Let’s be honest. We all have weight issues. Whether it’s our own or somebody else’s. We all have a standard for beauty or propriety or some form of conformity to a “fit” fitness that guides our perceptions. In part we have to. After all, a morbidly obese person can’t fit into an airplane seat or, if they can, they make it incredibly uncomfortable for the person sitting next to them. Well, maybe. Maybe not though for any physical reason, but for the reason that THAT much emotional baggage is hard to deal with day-to-day.
See, that’s the real issue with obesity: emotional baggage. You might just say fat IS emotional baggage. Protection I assert. I assert because I was. Fat. I lost it all though. By the time I was in my mid 20s I was 5:11 and weighed 160 lobs. I was skinny. I ran five miles a day and ate conscientiously. Of course I was no happier than I was when I was thin, but I WAS THIN. I accomplished the goal that stared at me in the face (in the mirror) everyday of my life growing up. I lost weight. I also lost the erroneous impression that weight was the root of my problems. My problems were actually the root of my weight.
I discovered when I lost weight I was alone. Literally. I had moved away from my mom and was living alone in a city where I barely knew anyone. I worked sparingly and then went back to school and worked sparingly some more. I felt no particular attachment to anything and got by through accommodating myself to that which was there for me. In other words, I made friends and did what I could to survive. Normal stuff, right? Not really. I lived like a guerilla warrior on the periphery of life. I didn’t exist as someone with my education and background should. I lived dodgy and oddly. I lived alone. Thin but alone. Thin but still protected by emotional baggage.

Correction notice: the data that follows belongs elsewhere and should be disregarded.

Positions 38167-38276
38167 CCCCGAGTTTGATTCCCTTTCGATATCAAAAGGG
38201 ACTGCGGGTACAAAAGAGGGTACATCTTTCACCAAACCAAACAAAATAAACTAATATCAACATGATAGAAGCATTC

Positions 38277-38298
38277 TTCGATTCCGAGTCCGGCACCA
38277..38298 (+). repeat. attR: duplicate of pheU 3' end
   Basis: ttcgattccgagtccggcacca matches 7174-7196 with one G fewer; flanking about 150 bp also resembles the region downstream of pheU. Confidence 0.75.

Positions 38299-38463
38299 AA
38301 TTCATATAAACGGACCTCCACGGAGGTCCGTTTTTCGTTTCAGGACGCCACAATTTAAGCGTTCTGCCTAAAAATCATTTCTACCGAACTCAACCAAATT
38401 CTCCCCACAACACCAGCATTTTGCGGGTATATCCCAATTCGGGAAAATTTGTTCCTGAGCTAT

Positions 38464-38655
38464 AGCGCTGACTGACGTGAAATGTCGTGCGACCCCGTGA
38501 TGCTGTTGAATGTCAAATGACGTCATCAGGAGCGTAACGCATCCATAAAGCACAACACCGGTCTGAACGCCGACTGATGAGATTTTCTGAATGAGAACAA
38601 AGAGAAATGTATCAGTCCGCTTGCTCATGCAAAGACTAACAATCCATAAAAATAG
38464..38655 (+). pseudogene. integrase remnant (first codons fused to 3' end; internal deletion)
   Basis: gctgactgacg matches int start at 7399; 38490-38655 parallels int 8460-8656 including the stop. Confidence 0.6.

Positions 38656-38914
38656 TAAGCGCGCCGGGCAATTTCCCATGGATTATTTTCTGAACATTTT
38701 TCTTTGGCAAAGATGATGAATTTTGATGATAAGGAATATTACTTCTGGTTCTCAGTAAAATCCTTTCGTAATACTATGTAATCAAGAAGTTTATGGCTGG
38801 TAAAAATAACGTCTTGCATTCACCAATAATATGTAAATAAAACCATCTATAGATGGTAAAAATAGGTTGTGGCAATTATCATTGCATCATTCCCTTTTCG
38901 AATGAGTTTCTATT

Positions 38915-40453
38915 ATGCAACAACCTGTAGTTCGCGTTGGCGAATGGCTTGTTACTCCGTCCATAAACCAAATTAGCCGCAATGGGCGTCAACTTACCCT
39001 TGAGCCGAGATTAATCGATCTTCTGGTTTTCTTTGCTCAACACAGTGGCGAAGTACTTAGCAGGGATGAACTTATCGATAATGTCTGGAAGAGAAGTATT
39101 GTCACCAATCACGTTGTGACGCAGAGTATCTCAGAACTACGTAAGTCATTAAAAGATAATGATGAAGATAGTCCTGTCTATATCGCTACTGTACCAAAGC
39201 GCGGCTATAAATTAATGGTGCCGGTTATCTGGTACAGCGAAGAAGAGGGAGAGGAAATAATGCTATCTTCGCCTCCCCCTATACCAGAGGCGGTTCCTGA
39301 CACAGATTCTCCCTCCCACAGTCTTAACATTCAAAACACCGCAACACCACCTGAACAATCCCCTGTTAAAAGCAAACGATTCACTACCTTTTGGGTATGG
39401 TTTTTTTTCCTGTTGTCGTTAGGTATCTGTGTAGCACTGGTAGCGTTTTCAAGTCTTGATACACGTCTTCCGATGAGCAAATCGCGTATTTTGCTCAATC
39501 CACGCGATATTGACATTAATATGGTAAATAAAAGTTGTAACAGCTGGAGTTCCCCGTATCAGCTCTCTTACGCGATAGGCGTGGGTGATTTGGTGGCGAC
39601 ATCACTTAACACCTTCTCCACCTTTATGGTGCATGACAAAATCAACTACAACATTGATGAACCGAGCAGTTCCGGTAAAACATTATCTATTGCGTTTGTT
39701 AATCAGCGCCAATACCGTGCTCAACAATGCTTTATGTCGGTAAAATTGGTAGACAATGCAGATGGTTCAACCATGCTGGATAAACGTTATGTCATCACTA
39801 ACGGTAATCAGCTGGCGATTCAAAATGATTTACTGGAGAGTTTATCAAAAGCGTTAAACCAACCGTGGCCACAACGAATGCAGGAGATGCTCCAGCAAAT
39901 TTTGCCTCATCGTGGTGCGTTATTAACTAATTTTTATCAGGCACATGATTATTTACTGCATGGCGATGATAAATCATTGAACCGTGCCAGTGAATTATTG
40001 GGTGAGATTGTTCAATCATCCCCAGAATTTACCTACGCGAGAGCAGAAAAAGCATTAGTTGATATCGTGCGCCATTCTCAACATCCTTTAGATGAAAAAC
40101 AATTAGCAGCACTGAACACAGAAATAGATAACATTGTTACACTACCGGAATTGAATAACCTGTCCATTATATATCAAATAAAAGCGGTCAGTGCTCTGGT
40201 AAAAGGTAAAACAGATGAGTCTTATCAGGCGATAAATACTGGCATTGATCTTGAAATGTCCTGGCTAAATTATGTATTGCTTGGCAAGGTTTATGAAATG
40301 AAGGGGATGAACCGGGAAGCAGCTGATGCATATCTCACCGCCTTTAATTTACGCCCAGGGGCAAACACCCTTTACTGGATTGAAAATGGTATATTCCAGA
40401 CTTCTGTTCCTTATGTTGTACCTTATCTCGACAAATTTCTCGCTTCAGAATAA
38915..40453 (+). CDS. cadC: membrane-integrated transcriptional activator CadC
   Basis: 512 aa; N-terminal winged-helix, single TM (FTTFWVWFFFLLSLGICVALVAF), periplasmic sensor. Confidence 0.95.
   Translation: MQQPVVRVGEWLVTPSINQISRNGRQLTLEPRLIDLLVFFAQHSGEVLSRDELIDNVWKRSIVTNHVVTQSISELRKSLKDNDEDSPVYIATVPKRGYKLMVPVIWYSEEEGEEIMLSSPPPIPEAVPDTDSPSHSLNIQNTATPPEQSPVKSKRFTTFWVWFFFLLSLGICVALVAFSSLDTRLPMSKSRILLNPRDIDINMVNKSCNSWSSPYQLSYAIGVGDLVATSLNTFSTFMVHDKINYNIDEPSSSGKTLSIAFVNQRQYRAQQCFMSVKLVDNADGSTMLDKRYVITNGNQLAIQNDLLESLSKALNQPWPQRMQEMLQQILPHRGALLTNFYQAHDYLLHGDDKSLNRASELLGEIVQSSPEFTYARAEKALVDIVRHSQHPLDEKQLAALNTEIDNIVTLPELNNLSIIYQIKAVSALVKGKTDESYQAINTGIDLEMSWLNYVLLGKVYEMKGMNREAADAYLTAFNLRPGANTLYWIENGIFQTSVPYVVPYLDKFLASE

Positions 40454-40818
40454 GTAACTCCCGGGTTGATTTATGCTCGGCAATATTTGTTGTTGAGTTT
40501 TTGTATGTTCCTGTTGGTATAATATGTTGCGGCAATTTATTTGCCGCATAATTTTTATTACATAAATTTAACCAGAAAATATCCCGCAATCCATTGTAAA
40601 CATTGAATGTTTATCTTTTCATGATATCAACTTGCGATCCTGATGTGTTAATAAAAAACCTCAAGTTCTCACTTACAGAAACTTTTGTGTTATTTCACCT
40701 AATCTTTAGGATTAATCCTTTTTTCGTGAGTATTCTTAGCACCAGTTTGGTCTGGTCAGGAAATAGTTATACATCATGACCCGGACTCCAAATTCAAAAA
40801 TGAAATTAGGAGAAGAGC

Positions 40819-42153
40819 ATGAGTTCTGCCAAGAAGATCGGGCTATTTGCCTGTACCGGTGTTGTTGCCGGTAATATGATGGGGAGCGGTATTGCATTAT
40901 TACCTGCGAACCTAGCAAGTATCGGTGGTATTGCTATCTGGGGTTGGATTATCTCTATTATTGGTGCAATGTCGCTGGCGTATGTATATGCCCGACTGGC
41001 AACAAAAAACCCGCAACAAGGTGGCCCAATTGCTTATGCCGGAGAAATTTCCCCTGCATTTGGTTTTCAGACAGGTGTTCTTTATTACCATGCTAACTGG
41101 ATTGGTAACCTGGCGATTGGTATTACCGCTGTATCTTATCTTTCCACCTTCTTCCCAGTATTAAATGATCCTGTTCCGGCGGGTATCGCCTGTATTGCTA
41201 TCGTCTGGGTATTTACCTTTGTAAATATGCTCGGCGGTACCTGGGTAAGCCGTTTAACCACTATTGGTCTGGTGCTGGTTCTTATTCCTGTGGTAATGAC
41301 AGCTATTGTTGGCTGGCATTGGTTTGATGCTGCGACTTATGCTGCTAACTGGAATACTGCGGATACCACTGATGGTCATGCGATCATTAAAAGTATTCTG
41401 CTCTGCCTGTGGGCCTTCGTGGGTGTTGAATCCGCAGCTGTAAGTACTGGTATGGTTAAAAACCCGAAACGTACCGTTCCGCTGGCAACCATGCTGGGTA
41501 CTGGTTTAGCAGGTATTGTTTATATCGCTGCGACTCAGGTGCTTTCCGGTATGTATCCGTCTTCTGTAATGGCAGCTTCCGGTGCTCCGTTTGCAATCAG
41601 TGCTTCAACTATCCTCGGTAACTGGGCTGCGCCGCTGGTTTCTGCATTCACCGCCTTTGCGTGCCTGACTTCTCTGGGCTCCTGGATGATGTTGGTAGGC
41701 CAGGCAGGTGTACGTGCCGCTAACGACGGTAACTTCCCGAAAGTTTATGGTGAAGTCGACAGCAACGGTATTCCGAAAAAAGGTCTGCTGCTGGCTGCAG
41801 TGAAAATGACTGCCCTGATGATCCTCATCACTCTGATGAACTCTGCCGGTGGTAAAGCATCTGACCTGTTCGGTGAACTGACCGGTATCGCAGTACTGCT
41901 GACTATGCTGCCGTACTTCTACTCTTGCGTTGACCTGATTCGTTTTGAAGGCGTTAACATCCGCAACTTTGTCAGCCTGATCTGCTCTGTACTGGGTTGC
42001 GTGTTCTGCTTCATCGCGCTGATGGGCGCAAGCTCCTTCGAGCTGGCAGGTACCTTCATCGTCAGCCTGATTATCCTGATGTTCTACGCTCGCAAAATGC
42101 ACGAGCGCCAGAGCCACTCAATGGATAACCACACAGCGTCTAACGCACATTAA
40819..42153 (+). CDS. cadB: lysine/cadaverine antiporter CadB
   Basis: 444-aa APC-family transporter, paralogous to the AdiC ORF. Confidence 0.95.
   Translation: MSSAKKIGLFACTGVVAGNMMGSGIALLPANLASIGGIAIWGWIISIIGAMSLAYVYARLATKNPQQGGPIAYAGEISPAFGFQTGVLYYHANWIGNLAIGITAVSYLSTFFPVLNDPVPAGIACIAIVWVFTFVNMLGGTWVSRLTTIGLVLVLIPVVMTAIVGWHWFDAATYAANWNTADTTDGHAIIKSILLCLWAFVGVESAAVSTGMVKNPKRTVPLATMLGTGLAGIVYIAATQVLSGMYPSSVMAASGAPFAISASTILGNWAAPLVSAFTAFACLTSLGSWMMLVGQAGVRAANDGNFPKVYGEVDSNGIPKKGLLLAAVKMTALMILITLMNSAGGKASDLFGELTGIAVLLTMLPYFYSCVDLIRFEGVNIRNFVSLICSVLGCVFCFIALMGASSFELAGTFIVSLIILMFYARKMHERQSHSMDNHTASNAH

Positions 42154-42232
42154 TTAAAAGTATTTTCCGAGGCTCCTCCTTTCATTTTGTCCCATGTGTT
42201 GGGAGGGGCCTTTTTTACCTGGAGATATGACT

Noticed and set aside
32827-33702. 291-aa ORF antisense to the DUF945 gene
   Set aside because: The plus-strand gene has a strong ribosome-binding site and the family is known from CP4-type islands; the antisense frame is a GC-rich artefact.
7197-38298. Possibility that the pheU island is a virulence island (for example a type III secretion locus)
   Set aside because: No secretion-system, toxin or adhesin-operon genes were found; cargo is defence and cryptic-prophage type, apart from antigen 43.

I had gotten very used to the old, fat me who knew how to live with people. Once he was gone, I realized that I didn’t know how to live with people because as a fat person, I had never thought of myself as actually being there to live with them. I “played” myself while I was fat as opposed to actually being myself. I was not the person I saw in the mirror everyday so I accentuated and performed the part that was given to me. I was TOO funny or TOO mad. I was “off the charts” in many, many ways. I probably stabbed around borderline personality issues. But by the time I lost the weight, I was in a strange wide and deep valley made up of all the distance that already existed between me and the world. When I had to step up and be me, as it were, I ran off to a place where I could place myself in a quiet and solitary middle of emptiness.
I can never get the years of childhood back. Of course. No one can. I think in some ways I missed a maturation process that I find myself going through now. And though I hate the idea that there is a “process” that everyone has to go through, it does seem to have some relevance to my life. In many ways I’m twelve years old, often snarky and supercilious while seeking to connect and feeling amazingly vulnerable all the time. This is… Well, this has GOT to be a fledgling step in the process of emotional maturity. One that some people probably took earlier than I did because, well, I wasn’t there, remember?
I have more to say on this so more on weighty issues next time.